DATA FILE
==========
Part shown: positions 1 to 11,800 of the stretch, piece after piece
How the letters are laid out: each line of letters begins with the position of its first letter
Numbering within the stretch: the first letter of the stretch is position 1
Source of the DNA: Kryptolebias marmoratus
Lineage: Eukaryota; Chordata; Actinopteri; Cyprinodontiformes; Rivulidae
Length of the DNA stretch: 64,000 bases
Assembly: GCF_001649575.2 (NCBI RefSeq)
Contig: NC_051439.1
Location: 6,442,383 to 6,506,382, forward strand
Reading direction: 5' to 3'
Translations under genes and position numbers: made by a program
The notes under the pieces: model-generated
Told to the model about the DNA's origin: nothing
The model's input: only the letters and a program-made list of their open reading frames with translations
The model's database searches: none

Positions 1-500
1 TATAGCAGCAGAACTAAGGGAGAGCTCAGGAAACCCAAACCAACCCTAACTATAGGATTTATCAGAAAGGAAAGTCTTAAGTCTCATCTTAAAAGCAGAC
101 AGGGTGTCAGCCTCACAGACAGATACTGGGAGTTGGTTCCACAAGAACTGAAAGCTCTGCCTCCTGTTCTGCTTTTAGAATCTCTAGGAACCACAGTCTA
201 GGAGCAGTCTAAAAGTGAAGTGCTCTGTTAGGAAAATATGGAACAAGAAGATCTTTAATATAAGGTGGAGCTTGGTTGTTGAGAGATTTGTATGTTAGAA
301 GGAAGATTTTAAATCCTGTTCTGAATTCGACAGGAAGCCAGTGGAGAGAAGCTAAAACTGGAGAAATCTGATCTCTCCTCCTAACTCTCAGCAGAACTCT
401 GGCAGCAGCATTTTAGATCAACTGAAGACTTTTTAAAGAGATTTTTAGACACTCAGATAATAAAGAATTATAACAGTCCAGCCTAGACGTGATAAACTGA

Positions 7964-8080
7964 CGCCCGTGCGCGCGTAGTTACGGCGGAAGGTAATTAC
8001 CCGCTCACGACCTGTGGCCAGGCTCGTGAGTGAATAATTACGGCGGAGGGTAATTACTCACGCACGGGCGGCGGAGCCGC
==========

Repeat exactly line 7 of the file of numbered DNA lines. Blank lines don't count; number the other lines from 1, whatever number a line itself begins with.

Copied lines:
Assembly: GCF_001649575.2 (NCBI RefSeq)